Play Ball! B.P.C.A. says fields should stay open


By Ronda Kaysen

The Battery Park City ballfields will likely stay open during construction of two new luxury towers, local officials say.

The baseball diamonds could be reconfigured to protect players from flying debris during construction of the residential towers so they won’t need to close for safety reasons.

“It looks like a very good possibility,” James Cavanaugh, president and C.E.O. of the Battery Park City Authority, told Downtown Express. “Our goal is within a couple of weeks to be able to go to the community and say ‘this is the plan.’”

The large fields, which are used by nearly 1,500 players in the Downtown sports leagues, sit on the edge of the West Side Highway between Warren and Murray Sts., opposite P.S./I.S. 89.

In June, Cavanaugh told Community Board 1 chairperson Julie Menin that the heavily used ballfields might close during construction. The news sent ripples of anxiety through the Downtown community, which uses the wide, open space extensively.

After months of discussions with developer Milstein Properties, a deal appears imminent. Milstein is “very interested in working with the community,” said Cavanaugh. “We’ve been very pleased with their attitude so far.”

Cavanaugh said the authority would rearrange the diamonds so they abut West St., away from the construction sites on North End Ave. With the two home plates far away from construction, the outfield could be shortened, if necessary. Construction is likely to begin in the spring and continue for two years. If the situation is not remedied, players could face two years without access to the only ballfields Downtown.

Representatives from C.B. 1 will meet with the developer Friday. Jeff Galloway, a C.B.1 member who has been involved in the negotiations, added that he hopes the Downtown Little and Soccer Leagues will be involved in any design changes to the fields so they meet their needs.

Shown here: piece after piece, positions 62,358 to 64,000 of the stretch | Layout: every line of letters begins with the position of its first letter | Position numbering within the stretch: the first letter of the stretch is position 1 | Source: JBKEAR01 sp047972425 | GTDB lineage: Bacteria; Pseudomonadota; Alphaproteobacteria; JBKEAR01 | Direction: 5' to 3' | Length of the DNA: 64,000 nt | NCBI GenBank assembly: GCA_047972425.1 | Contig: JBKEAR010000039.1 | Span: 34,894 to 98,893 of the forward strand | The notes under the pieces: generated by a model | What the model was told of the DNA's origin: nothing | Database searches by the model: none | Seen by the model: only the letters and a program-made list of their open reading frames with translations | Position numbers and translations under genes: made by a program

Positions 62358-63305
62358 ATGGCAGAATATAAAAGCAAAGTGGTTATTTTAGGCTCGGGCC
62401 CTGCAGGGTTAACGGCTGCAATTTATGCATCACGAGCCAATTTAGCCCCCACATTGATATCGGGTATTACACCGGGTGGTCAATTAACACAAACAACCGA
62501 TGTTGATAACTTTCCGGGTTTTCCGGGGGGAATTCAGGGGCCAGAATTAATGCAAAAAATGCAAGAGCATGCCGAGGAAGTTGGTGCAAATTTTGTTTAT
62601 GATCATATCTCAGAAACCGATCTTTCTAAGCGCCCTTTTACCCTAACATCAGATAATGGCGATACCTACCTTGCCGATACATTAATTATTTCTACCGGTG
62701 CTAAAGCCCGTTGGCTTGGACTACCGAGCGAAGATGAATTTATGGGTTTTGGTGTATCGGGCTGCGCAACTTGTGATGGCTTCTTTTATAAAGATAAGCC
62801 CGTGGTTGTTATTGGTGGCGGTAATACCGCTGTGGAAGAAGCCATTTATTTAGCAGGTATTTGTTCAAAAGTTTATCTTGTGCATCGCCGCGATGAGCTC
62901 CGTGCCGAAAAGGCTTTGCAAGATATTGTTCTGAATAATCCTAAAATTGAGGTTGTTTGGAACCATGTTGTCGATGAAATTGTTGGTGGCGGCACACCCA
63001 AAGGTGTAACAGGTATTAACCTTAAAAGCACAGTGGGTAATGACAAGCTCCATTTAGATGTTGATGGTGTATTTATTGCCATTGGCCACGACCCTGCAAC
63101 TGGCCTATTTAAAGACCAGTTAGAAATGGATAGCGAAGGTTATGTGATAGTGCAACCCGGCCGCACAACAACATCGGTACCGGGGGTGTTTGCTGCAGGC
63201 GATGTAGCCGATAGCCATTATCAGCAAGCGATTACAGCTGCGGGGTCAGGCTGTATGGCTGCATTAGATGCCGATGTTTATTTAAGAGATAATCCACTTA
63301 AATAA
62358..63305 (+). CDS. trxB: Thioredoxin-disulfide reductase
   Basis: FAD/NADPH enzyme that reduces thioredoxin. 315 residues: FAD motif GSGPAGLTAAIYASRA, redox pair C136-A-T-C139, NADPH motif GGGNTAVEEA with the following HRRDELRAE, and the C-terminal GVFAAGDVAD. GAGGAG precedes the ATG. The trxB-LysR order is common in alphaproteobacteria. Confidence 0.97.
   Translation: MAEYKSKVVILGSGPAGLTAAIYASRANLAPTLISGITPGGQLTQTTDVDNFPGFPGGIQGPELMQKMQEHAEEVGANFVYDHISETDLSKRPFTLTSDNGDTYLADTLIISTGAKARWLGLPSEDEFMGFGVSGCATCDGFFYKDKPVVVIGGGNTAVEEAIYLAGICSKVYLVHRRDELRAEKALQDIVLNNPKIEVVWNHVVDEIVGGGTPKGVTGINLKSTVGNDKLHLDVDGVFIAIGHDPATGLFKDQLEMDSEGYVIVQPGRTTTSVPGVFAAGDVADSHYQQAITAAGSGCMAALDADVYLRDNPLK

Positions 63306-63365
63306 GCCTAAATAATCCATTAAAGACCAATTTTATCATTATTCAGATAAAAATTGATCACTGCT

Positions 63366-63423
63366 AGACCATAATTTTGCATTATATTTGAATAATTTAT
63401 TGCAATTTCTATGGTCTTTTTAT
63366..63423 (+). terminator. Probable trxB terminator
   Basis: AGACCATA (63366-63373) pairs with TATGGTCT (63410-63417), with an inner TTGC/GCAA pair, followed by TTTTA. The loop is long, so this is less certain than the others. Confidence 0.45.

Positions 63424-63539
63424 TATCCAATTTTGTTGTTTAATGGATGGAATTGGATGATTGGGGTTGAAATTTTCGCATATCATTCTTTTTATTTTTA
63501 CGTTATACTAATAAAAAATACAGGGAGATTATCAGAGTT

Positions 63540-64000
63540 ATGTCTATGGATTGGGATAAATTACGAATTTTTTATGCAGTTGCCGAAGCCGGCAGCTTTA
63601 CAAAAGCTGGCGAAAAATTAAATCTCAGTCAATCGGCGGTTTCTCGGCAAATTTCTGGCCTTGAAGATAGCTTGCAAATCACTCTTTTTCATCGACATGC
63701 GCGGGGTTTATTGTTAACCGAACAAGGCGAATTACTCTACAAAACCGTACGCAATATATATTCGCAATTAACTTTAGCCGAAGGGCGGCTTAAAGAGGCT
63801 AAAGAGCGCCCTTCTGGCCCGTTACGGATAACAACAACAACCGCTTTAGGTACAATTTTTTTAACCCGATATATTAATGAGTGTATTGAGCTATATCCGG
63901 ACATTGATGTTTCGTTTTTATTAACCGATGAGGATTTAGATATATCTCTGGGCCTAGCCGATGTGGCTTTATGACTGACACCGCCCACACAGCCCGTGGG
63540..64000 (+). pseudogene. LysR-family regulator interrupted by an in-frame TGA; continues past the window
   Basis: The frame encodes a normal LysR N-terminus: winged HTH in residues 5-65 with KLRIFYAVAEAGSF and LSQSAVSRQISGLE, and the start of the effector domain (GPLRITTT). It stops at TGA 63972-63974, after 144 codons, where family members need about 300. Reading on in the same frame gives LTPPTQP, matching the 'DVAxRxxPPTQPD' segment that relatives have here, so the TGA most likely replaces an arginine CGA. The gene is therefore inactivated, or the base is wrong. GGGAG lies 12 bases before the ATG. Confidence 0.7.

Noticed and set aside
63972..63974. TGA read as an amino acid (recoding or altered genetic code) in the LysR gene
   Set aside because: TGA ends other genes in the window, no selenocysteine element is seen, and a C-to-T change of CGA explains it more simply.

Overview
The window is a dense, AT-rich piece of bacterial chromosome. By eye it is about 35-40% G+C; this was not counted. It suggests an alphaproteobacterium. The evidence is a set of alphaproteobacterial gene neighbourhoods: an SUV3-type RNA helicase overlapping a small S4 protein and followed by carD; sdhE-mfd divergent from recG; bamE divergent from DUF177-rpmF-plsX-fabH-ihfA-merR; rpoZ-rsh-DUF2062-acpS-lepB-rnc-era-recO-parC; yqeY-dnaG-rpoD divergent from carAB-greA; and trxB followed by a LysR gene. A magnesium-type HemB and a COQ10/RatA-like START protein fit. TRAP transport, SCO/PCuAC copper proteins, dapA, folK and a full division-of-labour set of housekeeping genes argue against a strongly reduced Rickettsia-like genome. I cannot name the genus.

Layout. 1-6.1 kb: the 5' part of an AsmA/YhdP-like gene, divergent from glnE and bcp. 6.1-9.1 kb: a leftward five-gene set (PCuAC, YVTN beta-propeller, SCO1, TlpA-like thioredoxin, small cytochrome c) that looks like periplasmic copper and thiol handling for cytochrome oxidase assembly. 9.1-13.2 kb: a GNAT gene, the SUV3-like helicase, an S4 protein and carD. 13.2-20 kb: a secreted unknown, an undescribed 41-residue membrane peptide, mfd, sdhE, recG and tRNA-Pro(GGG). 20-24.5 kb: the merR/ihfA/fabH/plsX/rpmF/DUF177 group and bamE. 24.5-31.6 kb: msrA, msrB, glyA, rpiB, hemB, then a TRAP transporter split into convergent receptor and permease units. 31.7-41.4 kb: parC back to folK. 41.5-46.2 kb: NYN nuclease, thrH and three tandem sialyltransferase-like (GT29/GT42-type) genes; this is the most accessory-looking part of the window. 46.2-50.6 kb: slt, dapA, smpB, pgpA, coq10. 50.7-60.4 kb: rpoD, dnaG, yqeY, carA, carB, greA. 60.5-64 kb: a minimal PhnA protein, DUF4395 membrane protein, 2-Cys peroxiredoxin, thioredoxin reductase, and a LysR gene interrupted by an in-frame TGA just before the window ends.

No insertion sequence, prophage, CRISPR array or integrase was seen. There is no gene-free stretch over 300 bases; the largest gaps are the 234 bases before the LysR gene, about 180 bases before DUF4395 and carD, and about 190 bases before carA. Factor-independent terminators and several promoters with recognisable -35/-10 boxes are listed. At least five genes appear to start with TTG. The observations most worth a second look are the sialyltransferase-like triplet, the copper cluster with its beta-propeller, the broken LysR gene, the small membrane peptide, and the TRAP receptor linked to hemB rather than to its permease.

World Trade Center recovery vehicles parked in the ballfields after Sept. 11, 2001. The authority later spent $8 million rebuilding the fields, which were originally considered temporary.

The authority closes the fields in the winter months so it can maintain the grass there. The community board would like to see the grass replaced with artificial turf so the fields can be used year round by the thousands of children and adults who play there. However, the authority prides itself on creating an environmentally friendly neighborhood with green buildings and extensive open space. Replacing a field of grass with synthetic material would fly in the face of the neighborhood policy.

“It would be inconsistent of us to be requiring developers to put in roof gardens and at the same time rip up grass and put in turf,” said Cavanaugh, adding that live grass helps clean the nearby Hudson River, filters rain water, and reduces urban heat. Also, “Natural turf is a better playing surface.”

C.B. 1 members have all but abandoned hopes of swaying the authority, which is controlled by the governor. At a recent C.B. 1 meeting, board members indicated that they hoped the next gubernatorial administration, which takes office next year, might be more sympathetic to their concerns.

“We’re biding our time,” said C.B. 1 Youth Committee chairperson Paul Hovitz at the Sept. 26 meeting. “We support children opposed to grass.”